We are now to consider the plea of the prisoner, or defensive matter alleged by him on his arraignment, if he does not confess or stand' mute.
This is either, 1. A plea to the jurisdiction; 2. A demurrer; 3. A plea in abatement ; 4. A special plea in bar ; or, 5.
5. The general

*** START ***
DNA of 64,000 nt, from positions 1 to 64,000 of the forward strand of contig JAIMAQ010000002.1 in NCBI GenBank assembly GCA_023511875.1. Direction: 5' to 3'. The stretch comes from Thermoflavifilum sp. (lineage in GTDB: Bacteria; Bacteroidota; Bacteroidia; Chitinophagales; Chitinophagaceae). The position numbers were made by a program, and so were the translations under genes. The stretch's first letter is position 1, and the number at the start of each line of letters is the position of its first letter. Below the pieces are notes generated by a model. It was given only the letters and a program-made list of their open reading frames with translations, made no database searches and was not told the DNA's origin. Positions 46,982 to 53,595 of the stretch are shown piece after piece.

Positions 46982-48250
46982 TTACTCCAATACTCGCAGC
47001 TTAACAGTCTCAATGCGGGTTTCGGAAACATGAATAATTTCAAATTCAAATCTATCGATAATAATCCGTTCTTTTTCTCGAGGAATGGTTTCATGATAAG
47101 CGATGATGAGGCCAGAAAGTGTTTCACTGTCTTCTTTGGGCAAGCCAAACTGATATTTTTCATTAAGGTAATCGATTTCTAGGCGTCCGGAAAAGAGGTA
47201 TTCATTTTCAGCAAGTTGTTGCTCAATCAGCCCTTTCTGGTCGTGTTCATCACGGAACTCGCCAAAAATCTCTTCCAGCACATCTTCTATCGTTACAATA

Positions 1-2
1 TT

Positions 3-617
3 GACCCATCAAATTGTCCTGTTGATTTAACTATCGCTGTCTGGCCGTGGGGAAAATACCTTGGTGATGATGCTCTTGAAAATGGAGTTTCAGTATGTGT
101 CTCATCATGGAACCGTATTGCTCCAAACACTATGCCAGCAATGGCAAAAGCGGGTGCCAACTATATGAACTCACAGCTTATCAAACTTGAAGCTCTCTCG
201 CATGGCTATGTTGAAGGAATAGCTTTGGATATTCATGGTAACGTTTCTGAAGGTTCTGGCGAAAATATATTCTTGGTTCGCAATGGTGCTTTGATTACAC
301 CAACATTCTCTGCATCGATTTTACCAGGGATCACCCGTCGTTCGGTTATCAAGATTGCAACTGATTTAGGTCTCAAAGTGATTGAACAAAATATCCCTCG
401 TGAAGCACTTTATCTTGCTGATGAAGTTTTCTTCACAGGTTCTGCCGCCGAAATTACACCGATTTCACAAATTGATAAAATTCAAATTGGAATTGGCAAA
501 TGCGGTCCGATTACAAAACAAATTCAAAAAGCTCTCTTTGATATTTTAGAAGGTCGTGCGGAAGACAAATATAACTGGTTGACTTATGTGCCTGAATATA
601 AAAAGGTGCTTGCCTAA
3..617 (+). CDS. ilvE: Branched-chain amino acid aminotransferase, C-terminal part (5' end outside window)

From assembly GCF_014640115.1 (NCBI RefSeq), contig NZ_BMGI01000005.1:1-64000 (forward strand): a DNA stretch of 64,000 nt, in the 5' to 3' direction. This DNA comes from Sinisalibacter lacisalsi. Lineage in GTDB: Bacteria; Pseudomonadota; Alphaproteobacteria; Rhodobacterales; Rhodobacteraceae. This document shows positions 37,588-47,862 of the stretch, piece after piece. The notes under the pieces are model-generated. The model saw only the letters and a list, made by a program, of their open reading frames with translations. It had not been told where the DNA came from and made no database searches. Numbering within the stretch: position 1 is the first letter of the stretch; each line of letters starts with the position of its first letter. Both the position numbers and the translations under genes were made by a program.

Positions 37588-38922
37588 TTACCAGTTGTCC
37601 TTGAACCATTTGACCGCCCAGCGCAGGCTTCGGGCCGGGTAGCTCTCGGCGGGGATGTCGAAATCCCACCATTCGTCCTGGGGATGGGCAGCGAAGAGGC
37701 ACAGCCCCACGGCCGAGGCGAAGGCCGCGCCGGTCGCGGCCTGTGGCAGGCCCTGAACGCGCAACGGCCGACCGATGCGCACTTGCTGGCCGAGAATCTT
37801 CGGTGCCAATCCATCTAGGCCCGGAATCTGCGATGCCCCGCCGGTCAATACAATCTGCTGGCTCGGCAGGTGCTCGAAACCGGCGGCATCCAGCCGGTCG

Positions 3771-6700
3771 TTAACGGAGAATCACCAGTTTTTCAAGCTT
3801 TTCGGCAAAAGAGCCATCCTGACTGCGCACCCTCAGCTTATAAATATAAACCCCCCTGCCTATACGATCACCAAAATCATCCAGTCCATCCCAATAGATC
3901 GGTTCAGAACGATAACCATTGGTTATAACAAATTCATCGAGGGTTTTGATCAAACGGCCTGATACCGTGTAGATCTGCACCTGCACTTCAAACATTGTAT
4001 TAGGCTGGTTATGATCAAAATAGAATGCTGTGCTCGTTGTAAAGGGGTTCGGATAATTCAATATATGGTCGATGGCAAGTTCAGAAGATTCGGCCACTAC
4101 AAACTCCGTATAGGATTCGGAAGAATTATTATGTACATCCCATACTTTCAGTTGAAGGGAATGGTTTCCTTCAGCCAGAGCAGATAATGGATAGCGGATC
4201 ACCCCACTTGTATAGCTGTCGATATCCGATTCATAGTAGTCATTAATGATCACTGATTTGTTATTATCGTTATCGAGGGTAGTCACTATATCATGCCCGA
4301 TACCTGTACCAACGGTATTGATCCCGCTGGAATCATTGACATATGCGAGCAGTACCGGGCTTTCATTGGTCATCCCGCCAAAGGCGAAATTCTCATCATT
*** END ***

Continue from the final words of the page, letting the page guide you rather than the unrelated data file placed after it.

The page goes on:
ral issue. Formerly there was another plea, now ahrogated, that of sanctuary ; which is however necessary to be lightly touched upon, as it may give some light to many parts of our ancient law: it being introduced and continued during the superstitious veneration that was paid to consecrated ground in the times of popery. First then. it is to be observed, that if a person accused of any crime (except treason, wherein the crown, and sacrilege, wherein the church, was too nearly concerned) had fled to any church, or church-yard, and within forty days after went in sackcloth and confessed himself guilty before the coroner, and declared all the particular circumstances of the offence; and thereupon took the oath in that case provided, viz. that he abjured the realm, and would depart from thence forthwith at the port that should be assigned him, and would never return of other charges, against which that prosecu. another, both may be convicted, if the jury tion affords him no protection. The evidence think the accomplice deserving of credit. Rex and information of an accomplice taken ac- 1. Dawber and others, 2 Stark. N. P. C. 34 ; cording to the statutes 1 & 2 Ph. & M. c. 13. Car. Cr. L. 67, 2d ed. And see Rex v. Dawa and 2 and 3 Ph. & M. c. 10. may be read ber, 3 Stark. 34-6, n, where it is said, that if against a prisoner, upon proof of the death of the testimony of an accomplice be contirmed the accomplice; but it can have no effect, un. so far as it relates to one prisoner, but not as less it is corroborated in the same manner as to another, the one may be convicted on the qis living testimony. Westbeer's case, Leach, testimony of the accomplice, if the jury deer 14. See further, as to the evidence of an ac- him worthy of credit. An accomplice does complice, 1 Chiuy's Crim. L. 603. and Stark. not require confirmation as to the person on Evid. part IV. 17.